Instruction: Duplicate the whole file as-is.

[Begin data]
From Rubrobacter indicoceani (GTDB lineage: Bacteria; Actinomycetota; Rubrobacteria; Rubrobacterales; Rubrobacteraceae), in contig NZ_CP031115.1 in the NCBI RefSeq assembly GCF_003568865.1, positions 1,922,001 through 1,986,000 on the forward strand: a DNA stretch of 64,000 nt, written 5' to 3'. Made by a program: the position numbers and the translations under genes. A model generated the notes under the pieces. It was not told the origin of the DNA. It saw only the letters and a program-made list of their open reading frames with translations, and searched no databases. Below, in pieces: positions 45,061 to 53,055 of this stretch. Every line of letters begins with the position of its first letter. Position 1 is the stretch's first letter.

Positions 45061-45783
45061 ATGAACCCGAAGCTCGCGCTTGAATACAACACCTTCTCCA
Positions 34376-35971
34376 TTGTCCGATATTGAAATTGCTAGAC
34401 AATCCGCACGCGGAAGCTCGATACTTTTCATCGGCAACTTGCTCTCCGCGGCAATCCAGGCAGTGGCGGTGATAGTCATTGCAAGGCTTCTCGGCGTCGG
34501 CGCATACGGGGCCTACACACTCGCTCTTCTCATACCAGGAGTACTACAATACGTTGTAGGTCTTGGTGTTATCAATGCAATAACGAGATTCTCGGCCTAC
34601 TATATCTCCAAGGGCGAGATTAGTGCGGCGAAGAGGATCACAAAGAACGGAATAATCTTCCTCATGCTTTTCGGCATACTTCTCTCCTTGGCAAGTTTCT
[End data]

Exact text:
From Rubrobacter indicoceani (GTDB lineage: Bacteria; Actinomycetota; Rubrobacteria; Rubrobacterales; Rubrobacteraceae), in contig NZ_CP031115.1 in the NCBI RefSeq assembly GCF_003568865.1, positions 1,922,001 through 1,986,000 on the forward strand: a DNA stretch of 64,000 nt, written 5' to 3'. Made by a program: the position numbers and the translations under genes. A model generated the notes under the pieces. It was not told the origin of the DNA. It saw only the letters and a program-made list of their open reading frames with translations, and searched no databases. Below, in pieces: positions 45,061 to 53,055 of this stretch. Every line of letters begins with the position of its first letter. Position 1 is the stretch's first letter.

Positions 45061-45783
45061 ATGAACCCGAAGCTCGCGCTTGAATACAACACCTTCTCCA
Positions 34376-35971
34376 TTGTCCGATATTGAAATTGCTAGAC
34401 AATCCGCACGCGGAAGCTCGATACTTTTCATCGGCAACTTGCTCTCCGCGGCAATCCAGGCAGTGGCGGTGATAGTCATTGCAAGGCTTCTCGGCGTCGG
34501 CGCATACGGGGCCTACACACTCGCTCTTCTCATACCAGGAGTACTACAATACGTTGTAGGTCTTGGTGTTATCAATGCAATAACGAGATTCTCGGCCTAC
34601 TATATCTCCAAGGGCGAGATTAGTGCGGCGAAGAGGATCACAAAGAACGGAATAATCTTCCTCATGCTTTTCGGCATACTTCTCTCCTTGGCAAGTTTCT